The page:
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San Francisco’s new permit program will allow live music at outdoor spaces

Bay Area

SAN FRANCISCO, Calif. (KRON) — San Francisco’s Entertainment Commission’s “Just Add Music” permit will allow live music and amplified sound at restaurants, cafes and outdoor shared spaces.

This as part of the city’s gradual reopening.

Aaron Paul already has a DJ for his restaurant Macondray on Polk Sreet in San Francisco’s Russian Hill neighborhood.

So when he heard about the city’s new permit program “Just Add Music”…

“There’s like street noise, traffic and this is just going to be like a nice way to give people an experience, a little bit more like they’re indoors,” Paul said.

The new permit will allow businesses like restaurants, bars, cafes, outdoor shared spaces on city streets to have live entertainment and amplified sound.

Since the pandemic, Paul had to cut capacity by more than half — operating only outdoors, takeout and delivery.

Paul plans to bring in a live band but says he will have to get creative.

“We might do something like right on the other side of the window,” he said. “I would love to have a band or something out here, it’s just that we don’t have a lot real estate right now.”

The program is part of the city’s gradual reopening.

There are rules for performers such as: no singing, shouting, or playing wind or brass instruments. public health officials say these activities increase the risk of aerosol transmission of COVID-19.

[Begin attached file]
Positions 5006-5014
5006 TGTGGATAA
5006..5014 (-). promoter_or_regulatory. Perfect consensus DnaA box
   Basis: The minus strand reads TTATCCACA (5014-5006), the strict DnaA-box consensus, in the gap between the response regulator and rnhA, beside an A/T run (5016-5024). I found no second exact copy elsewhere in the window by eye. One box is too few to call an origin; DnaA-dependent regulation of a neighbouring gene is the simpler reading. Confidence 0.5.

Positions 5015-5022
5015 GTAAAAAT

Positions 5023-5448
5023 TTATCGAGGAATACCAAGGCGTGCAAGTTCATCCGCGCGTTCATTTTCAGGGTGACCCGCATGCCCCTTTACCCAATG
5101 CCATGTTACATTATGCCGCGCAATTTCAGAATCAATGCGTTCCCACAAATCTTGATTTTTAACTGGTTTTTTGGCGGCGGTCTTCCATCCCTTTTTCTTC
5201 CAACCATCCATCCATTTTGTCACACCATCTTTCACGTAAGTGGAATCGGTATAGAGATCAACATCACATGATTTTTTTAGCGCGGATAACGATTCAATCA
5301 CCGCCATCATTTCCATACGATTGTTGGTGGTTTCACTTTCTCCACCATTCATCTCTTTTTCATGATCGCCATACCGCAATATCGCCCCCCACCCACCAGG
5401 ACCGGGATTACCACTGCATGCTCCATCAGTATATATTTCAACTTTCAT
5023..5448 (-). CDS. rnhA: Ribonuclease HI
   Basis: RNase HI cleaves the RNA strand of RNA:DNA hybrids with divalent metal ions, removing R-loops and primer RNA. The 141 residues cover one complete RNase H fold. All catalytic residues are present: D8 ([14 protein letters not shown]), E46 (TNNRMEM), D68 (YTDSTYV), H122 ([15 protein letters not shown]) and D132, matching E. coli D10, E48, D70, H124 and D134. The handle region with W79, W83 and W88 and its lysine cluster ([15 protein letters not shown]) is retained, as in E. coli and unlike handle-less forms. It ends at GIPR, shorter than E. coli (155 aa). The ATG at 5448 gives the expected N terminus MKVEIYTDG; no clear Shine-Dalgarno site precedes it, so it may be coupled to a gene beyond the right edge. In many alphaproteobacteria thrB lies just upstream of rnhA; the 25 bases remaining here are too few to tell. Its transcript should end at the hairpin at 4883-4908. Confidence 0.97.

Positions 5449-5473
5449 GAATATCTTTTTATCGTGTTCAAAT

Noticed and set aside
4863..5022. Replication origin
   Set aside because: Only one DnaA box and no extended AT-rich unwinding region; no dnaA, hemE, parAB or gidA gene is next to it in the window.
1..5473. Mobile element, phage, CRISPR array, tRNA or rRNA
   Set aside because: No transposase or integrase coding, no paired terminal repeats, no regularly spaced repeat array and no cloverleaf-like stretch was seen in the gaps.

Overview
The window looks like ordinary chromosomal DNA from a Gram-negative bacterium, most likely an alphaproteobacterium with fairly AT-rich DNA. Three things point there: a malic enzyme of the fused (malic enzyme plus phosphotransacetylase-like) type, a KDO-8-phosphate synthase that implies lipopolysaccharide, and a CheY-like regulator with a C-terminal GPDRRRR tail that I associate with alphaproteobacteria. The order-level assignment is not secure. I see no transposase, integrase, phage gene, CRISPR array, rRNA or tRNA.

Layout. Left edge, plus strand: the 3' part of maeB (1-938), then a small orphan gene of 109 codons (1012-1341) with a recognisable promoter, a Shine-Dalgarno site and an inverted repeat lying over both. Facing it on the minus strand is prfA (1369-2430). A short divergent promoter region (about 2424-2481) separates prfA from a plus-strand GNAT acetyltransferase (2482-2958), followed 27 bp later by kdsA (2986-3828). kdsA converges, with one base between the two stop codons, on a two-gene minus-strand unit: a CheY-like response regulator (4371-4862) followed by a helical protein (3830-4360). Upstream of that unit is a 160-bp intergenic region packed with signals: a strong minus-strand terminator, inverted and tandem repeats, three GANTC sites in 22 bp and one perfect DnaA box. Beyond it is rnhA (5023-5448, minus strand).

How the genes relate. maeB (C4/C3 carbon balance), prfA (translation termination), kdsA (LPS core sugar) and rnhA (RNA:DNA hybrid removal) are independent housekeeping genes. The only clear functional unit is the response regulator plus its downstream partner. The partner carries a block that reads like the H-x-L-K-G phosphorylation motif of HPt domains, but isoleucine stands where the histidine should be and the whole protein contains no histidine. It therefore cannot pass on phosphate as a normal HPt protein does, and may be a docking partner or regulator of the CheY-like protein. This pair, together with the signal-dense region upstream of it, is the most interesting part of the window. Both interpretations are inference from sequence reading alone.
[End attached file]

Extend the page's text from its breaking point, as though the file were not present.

And of course everyone must wear masks and social distance.

Maggie Weiland, the executive director of the city’s entertainment commission, says the program will bring other possibilities.

“This will also contemplate bringing back on performance venues that would want to take advantage of outdoor dining and adapt to that to be able to provide entertainment offerings in outdoor dining,” Weiland said.

Weiland says applying for a permit should be simple.

“It could be as low intensity as just adding a speaker to your outdoor area, doing amplified sounds versus wanting to have more of like an outdoor dining event that’s very surrounded by performance,” Weiland said.

“I feel like they’re really trying to give us something and try to help us keep our businesses open,” Paul said.

Other businesses like farmers markets, drive in gatherings, outdoor gyms and fitness classes and private parties on patios, rooftops, parking lots are allowed to apply.

Permits are expected to be issued in the next week or so.

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